this_cpu_read() and friends are used.

Remote access to per cpu data

Per cpu data structures are designed to be used by one cpu exclusively.
If you use the variables as intended, this_cpu_ops() are guaranteed to
be "atomic" as no other CPU has access to these data structures.

There are special cases where you might need to access per cpu data
structures remotely. It is usually safe to do a remote read access
and that is frequently done to summarize counters. Remote write access
something which could be problematic because this_cpu ops do not
have lock semantics. A remote write may interfere with a this_cpu
RMW operation.

Remote write accesses to percpu data structures are highly discouraged
unless absolutely necessary. Please consider using an IPI to wake up
the remote CPU and perform the update to its per cpu area.

To access per-cpu data structure remotely, typically the per_cpu_ptr()
function is used:

	DEFINE_PER_CPU(struct data, datap);

	struct data *p = per_cpu_ptr(&datap, cpu);

This makes it explicit that we are getting ready to access a percpu
area remotely.

You can also do the following to convert the datap offset to an address

	struct data *p = this_cpu_ptr(&datap);

but, passing of pointers calculated via this_cpu_ptr to other cpus is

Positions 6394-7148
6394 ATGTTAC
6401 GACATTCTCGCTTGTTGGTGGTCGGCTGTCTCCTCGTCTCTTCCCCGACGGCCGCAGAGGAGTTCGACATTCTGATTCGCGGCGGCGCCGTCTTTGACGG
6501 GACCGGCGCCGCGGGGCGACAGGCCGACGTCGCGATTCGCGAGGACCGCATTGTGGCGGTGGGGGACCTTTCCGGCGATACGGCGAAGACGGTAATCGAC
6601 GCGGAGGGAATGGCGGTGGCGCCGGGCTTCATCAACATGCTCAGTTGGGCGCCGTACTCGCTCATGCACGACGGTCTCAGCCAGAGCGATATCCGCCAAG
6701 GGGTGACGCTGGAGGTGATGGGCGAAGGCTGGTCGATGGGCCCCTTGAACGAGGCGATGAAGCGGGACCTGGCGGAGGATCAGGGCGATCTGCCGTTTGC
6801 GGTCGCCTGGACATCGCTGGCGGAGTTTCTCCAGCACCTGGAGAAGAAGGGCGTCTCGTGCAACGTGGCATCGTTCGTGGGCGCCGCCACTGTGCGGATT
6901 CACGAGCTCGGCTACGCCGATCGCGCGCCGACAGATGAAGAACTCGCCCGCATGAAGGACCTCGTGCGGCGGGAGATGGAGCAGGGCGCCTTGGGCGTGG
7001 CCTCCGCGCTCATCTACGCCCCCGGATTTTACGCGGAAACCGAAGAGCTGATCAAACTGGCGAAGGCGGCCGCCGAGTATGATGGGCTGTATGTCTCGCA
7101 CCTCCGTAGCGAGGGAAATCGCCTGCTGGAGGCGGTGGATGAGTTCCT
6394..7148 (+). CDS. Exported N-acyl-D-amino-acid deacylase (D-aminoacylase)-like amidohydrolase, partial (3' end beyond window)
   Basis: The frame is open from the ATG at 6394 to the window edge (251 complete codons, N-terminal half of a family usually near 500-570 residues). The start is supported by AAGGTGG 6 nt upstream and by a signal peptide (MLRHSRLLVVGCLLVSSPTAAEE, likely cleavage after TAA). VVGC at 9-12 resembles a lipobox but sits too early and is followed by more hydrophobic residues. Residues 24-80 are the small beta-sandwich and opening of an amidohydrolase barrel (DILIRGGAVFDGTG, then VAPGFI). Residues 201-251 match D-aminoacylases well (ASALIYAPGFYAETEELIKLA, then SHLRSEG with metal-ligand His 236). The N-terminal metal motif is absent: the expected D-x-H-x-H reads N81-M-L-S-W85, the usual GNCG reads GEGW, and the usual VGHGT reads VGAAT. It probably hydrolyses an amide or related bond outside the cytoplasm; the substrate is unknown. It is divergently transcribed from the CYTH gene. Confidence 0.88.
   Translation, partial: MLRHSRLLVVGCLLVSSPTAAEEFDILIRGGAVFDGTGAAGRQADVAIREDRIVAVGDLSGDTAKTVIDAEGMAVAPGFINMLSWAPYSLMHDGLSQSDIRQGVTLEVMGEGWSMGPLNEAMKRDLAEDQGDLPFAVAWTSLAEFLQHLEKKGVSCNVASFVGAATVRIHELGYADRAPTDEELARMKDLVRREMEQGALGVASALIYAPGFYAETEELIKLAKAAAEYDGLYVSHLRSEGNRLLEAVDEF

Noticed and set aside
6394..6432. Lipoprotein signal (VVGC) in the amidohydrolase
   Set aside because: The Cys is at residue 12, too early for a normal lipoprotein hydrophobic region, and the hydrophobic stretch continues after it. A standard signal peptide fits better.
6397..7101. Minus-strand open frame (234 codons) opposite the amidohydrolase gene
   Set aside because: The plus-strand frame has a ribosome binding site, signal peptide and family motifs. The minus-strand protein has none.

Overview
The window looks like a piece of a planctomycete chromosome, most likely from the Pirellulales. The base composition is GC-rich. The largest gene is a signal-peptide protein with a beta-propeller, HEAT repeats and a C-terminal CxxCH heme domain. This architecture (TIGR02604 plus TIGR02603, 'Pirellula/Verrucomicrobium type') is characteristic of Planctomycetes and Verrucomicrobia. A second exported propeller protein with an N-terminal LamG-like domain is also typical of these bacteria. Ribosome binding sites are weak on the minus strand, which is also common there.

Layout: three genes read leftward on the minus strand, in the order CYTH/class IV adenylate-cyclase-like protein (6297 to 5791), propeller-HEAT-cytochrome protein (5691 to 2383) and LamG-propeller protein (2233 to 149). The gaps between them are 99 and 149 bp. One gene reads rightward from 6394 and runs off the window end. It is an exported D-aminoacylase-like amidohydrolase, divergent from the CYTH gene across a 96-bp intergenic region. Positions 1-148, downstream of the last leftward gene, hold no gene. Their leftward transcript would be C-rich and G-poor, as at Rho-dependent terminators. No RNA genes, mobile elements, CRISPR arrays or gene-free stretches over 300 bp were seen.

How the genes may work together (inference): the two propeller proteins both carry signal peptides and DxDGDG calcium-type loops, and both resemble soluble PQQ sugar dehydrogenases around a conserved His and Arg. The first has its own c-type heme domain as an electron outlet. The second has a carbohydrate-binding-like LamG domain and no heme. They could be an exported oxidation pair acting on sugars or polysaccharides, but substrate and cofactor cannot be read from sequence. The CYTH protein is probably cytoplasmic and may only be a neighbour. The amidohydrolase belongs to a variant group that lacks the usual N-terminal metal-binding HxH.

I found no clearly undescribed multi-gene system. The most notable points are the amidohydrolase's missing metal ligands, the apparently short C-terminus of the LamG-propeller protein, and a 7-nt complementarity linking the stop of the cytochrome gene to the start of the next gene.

unusual and should be avoided.

Remote access are typically only for reading the status of another cpus
per cpu data. Write accesses can cause unique problems due to the
relaxed synchronization requirements for this_cpu operations.

One example that illustrates some concerns with write operations is
the following scenario that occurs because two per cpu variables
share a cache-line but the relaxed synchronization is applied to
only one process updating the cache-line.

Consider the following example

	struct test {
		atomic_t a;
		int b;

	DEFINE_PER_CPU(struct test, onecacheline);

There is some concern about what would happen if the field 'a' is updated
remotely from one processor and the local processor would use this_cpu ops
to update field b. Care should be taken that such simultaneous accesses to
data within the same cache line are avoided. Also costly synchronization
may be necessary. IPIs are generally recommended in such scenarios instead
of a remote write to the per cpu area of another processor.

Even in cases where the remote writes are rare, please bear in
mind that a remote write will evict the cache line from the processor
that most likely will access it. If the processor wakes up and finds a
missing local cache line of a per cpu area, its performance and hence
the wake up times will be affected.

Christoph Lameter, August 4th, 2014
Pranith Kumar, Aug 2nd, 2014